In the last few years, as the obesity epidemic heightens, researchers and scientists have been brainstorming on ways to help the nation slim down and get healthy. One new idea coming from Kiyah Duffey and a team of reserachers from the University of North Carolina at Chapel Hill is to start taxing junk food items like soda and pizza. The team believes that a tax on these types of high in fat and sugar items will make people think twice before purchasing them.
A recent report from Reuters discusses the research published in the journal Archives of Internal Medicine about taxing soda and pizza. According to the article the U.S. currently spends $147 billion a year in health costs due to obesity in Americans. This hefty expense doesn ’t come as much of a surprise when you look at the current statistic that 2 out of every 3 Americans are either overweight or obese. In the past, both the CDC and American Heart Association are now publicly supporting a tax on soft drinks.
But will a tax on these foods and drinks really make people stop buying them? Duffey’s team believes it will. After studying a group of over 5,000 people varying in age from 18 to 30 over a 20-year period, the researchers found that during this time when there was a 10 percent increase in pizza and soda costs, they saw a decrease in overall calorie consumption. Individuals taking part in the study consumed 7 percent less calories from soda and 12 less from pizza when prices were up. This led the team to believe that if there was something more substantial, like an 18 percent tax on these foods then we would see people’s daily calorie intake go down by about 56 calories. That would add up to a weight loss of about 5 pounds per person per year.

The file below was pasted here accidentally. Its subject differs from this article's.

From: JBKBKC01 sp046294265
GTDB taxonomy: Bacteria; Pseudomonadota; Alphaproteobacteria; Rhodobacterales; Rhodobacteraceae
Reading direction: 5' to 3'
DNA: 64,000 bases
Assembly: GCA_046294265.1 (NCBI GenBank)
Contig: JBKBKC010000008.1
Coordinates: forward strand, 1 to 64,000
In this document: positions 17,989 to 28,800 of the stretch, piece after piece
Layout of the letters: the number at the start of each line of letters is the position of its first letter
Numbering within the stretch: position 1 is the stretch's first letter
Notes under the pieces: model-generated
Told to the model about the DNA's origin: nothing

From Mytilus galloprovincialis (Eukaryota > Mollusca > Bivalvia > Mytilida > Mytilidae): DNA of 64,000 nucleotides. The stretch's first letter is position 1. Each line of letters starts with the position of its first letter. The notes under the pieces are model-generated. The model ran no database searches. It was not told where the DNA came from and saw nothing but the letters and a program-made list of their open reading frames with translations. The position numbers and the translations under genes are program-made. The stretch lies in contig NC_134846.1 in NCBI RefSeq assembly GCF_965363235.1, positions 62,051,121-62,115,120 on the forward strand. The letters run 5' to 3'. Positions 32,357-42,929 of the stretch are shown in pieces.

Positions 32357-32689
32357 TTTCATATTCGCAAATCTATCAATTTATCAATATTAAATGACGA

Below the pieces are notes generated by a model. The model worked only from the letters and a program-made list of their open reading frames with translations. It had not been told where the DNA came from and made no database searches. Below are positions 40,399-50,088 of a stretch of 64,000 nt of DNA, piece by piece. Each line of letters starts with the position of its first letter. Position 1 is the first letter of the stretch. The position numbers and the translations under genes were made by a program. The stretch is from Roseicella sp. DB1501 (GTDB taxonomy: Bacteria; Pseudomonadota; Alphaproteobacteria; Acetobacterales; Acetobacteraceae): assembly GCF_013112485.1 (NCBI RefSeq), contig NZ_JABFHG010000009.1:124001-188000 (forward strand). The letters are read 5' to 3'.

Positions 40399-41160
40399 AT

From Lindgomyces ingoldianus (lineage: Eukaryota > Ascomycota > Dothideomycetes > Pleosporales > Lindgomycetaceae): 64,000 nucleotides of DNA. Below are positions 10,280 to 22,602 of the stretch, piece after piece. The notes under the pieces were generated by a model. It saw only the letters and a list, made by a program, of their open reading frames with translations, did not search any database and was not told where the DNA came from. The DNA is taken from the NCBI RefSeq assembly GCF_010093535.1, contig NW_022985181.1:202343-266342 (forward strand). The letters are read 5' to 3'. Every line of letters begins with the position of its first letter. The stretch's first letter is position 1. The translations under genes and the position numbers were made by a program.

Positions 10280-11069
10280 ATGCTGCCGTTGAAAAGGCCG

Duffey’s team goes on to further explain why a tax on pizza and soda can really benefit us as a country. Duffey says, "While such policies will not solve the obesity epidemic in its entirety and may face considerable opposition from food manufacturers and sellers, they could prove an important strategy to address overconsumption, help reduce energy intake and potentially aid in weight loss and reduced rates in diabetes among U.S. adults."
What do you think of the idea of taxing soda and pizza as a way to decrease the obesity rate in the U.S.?
Would a tax on these items make you think twice about purchasing them for you or your family?